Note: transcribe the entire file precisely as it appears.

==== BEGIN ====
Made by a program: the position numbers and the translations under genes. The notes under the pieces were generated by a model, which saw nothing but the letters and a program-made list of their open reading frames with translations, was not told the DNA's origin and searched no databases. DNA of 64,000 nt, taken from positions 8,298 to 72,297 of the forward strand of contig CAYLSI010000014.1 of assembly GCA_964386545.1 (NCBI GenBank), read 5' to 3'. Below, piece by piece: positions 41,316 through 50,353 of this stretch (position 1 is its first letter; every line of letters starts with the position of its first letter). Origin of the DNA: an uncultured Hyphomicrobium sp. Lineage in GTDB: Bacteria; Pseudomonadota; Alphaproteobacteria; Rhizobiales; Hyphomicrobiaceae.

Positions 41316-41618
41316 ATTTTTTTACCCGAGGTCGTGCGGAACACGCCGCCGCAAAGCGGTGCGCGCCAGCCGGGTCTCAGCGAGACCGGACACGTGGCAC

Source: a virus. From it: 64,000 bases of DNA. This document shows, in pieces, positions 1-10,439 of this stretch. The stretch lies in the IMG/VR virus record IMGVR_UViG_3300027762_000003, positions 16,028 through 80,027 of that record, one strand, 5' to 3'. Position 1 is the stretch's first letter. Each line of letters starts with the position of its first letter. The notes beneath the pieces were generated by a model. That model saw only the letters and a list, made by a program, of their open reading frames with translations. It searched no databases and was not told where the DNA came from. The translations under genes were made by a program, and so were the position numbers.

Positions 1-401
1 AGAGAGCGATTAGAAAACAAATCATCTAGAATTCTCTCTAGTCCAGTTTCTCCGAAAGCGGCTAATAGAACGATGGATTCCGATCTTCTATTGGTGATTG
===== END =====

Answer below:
Made by a program: the position numbers and the translations under genes. The notes under the pieces were generated by a model, which saw nothing but the letters and a program-made list of their open reading frames with translations, was not told the DNA's origin and searched no databases. DNA of 64,000 nt, taken from positions 8,298 to 72,297 of the forward strand of contig CAYLSI010000014.1 of assembly GCA_964386545.1 (NCBI GenBank), read 5' to 3'. Below, piece by piece: positions 41,316 through 50,353 of this stretch (position 1 is its first letter; every line of letters starts with the position of its first letter). Origin of the DNA: an uncultured Hyphomicrobium sp. Lineage in GTDB: Bacteria; Pseudomonadota; Alphaproteobacteria; Rhizobiales; Hyphomicrobiaceae.

Positions 41316-41618
41316 ATTTTTTTACCCGAGGTCGTGCGGAACACGCCGCCGCAAAGCGGTGCGCGCCAGCCGGGTCTCAGCGAGACCGGACACGTGGCAC

Source: a virus. From it: 64,000 bases of DNA. This document shows, in pieces, positions 1-10,439 of this stretch. The stretch lies in the IMG/VR virus record IMGVR_UViG_3300027762_000003, positions 16,028 through 80,027 of that record, one strand, 5' to 3'. Position 1 is the stretch's first letter. Each line of letters starts with the position of its first letter. The notes beneath the pieces were generated by a model. That model saw only the letters and a list, made by a program, of their open reading frames with translations. It searched no databases and was not told where the DNA came from. The translations under genes were made by a program, and so were the position numbers.

Positions 1-401
1 AGAGAGCGATTAGAAAACAAATCATCTAGAATTCTCTCTAGTCCAGTTTCTCCGAAAGCGGCTAATAGAACGATGGATTCCGATCTTCTATTGGTGATTG